Federalism and Democracy
Graham Maddox FASSA is Professor of Political Science at the University of New England. The fourth edition of his Australian Democracy in Theory and Practice was published by Longman in 2000.
Why did Australia adopt federalism?
The separate British colonies scattered around the large continent of Australia naturally developed regional loyalties and inter-regional rivalries. On the other hand, the proponents of federation had good arguments for the colonies’ coming together. These largely coincide with what have been described as the generic causes of federation: defence; independent foreign policy; common market; strengthening an existing political affinity; building on geographical proximity; enhancing similar political institutions.1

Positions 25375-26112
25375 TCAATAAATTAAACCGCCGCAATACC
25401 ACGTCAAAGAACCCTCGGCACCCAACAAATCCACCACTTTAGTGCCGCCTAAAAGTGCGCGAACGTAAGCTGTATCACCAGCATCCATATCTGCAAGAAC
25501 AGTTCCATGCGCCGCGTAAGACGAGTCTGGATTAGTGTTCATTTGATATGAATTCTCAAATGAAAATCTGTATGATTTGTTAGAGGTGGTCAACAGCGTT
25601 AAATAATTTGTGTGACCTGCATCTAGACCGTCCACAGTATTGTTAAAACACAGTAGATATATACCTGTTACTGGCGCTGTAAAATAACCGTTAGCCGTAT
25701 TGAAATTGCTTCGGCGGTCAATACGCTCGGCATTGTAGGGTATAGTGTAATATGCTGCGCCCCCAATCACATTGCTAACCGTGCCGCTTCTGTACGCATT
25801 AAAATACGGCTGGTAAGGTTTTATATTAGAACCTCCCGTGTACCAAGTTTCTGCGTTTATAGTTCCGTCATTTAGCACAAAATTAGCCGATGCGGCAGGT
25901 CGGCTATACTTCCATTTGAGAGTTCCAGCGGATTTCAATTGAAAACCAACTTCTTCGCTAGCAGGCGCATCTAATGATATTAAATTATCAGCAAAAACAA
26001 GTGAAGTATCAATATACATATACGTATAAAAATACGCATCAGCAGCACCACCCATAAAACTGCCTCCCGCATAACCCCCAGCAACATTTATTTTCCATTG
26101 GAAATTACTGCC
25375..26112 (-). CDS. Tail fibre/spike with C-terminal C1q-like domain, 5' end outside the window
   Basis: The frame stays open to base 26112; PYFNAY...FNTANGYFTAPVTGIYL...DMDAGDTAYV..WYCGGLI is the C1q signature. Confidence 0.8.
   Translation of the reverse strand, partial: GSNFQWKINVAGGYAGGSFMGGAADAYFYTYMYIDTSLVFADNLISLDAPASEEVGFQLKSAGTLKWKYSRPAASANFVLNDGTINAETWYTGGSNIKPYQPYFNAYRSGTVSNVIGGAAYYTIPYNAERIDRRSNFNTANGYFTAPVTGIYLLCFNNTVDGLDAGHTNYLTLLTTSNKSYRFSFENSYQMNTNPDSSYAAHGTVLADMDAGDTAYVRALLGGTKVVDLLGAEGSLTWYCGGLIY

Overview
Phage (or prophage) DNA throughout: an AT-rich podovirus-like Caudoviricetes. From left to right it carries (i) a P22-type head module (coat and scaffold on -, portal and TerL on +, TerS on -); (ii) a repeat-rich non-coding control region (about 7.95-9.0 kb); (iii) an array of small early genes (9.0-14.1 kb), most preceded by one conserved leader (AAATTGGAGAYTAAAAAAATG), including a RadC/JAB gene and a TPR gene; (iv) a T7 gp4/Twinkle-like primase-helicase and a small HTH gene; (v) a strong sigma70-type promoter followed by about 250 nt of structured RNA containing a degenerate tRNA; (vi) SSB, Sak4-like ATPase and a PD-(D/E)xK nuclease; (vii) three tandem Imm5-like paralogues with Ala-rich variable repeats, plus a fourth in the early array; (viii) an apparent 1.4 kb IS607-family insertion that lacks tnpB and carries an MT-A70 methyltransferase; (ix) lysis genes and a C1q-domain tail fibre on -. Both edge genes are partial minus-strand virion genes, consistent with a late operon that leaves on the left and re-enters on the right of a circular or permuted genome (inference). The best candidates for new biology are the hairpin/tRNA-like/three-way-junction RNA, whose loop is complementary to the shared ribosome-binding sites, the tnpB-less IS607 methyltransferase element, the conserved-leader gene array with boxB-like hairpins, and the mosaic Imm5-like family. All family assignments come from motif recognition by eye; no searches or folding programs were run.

The reasons for coming together do not of themselves explain the need also to stay apart—the tension that characterises federalism. Many of the advantages of coming together could be achieved more effectively by forming a unified, or ‘unitary’ state—and indeed, Australian federation was sold to the Australian electorate as though a unitary state was being put forward. At least, the intricate realities of federalism were rarely explained to the voters by those proposing it, although critics spoke of its hidden dangers.2
Academic accounts of federalism, while acknowledging that federalism as a system of government was invented by the American Founders, rarely explain how deeply federalism was bound up in the political doctrine surrounding the writing of that first national Constitution.
In the very moment of its invention, federalism was pitted against democracy